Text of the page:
a Thai man sitting against a background of leafy trees
Thai filmmaker Apichatpong Weerasethakul Credit: The Block Museum of Art

Orchids are beautiful but require great patience; once germinated, the flower can take several years to bloom. But though they may seem fussy, it is actually quite easy, I’ve read, to tend to them as long as you exercise that most significant (and trying) of virtues. I have never had the inclination myself, but there are certainly other ways I apply what little patience I do have.

One of those is with cinema—specifically with films that challenge my ability to focus on something I don’t understand for an extended period of time. Mainstream movies nowadays have almost too much plot; one can’t see the new superhero movie without first seeing all its predecessors, other films in the multiverse, and even a television series or two, to understand a never ending story that’s continuously blooming, thereby compromising the potential of its full effect. To such films understanding is integral. When one purchases a ticket, it becomes an investment of more than just time; it becomes a commitment to the labyrinthine narrative set forth, with even one lapse a threat to spoil it all. 

But the films of preeminent Thai director Apichatpong Weerasethakul eschew the necessity of understanding. They require not just a suspension of disbelief but a near-total abandonment of preconceptions. This isn’t done aggressively or, as may sometimes be the case, pretentiously—rather, Weerasethakul does so languidly. Like orchids, his films require immense patience, and the reward is appreciation, the wonderful awareness of being in the moment with no pressing desire to fathom.

Weerasethakul—sometimes called “Joe,” a nickname he adopted—was born in Bangkok. After completing undergrad in Thailand, he came to Chicago to study at the School of the Art Institute of Chicago, where he received a master of fine arts in filmmaking in 1997. It’s long been a source of pride for Chicago cinephiles to claim such a singular, rarefied talent as one of our own, owing to his brief tenure here. (He returned to Thailand in 1999.) In 2017 the internationally acclaimed exhibition “Apichatpong Weerasethakul: The Serenity of Madness” was on display at SAIC’s Sullivan Galleries; he visited then, too, in conjunction with that transcendent multimedia experience.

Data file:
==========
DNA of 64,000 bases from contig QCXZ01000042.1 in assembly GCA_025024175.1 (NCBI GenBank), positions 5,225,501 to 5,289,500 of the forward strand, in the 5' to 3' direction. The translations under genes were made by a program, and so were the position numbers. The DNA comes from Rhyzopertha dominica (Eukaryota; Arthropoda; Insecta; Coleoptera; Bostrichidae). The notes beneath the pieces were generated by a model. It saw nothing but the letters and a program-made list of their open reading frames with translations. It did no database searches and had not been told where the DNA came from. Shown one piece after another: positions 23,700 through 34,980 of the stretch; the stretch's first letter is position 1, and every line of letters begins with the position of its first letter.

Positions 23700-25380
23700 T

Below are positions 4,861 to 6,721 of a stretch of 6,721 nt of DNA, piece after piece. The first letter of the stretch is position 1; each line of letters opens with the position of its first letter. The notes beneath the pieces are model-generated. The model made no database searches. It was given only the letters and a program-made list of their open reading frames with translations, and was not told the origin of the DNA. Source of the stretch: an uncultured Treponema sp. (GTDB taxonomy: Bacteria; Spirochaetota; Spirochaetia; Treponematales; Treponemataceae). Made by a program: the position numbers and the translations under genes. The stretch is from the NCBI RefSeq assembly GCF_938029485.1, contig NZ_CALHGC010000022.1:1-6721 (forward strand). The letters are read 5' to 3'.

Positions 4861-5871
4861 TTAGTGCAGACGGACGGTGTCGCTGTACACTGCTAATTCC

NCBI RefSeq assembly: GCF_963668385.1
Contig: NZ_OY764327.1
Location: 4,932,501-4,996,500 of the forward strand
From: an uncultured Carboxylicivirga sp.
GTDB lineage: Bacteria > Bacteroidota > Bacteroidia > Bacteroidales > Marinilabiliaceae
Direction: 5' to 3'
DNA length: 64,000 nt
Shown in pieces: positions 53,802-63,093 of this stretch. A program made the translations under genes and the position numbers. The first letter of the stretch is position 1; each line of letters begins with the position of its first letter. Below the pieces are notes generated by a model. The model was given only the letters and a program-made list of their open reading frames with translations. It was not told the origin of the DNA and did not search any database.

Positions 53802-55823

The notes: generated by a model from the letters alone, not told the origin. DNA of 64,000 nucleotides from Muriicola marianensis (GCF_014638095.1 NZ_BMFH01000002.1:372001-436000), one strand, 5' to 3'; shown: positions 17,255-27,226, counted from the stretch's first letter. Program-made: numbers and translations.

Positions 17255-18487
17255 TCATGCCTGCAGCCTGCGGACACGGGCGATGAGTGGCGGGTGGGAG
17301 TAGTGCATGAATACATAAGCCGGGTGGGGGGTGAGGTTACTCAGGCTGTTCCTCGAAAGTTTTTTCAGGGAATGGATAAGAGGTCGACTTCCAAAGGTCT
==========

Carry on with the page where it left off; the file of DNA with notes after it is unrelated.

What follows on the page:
Between Monday, April 24, and Friday, April 28, Weerasethakul will again appear in person, this time at several screenings of his films (most on 35-millimeter) between Block Cinema at Northwestern University and the Gene Siskel Film Center. On Monday at Block is Tropical Malady (2004), the first Thai film ever to screen in competition at the Cannes Film Festival, where it also became the first such film to win a major prize. Both this and Syndromes and a Century (2006), which closes the week of screenings on Friday, April 28, have two-part structures wherein the second part is something different than the first.

Influenced by his Buddhism, this structure represents a sort of filmic reincarnation. The first half of Tropical Malady follows a soldier and a villager as they embark on a sweet, tentative romance (queerness is prevalent in Weerasethakul’s work, as he himself is a queer man). In the second half, the same soldier pursues a tiger shaman, potentially the village lover transformed. Such bilaterality represents the relationship between the natural and mythical worlds, which are simultaneously discrete and interwoven, especially in the fabric of Weerasethakul’s imagination.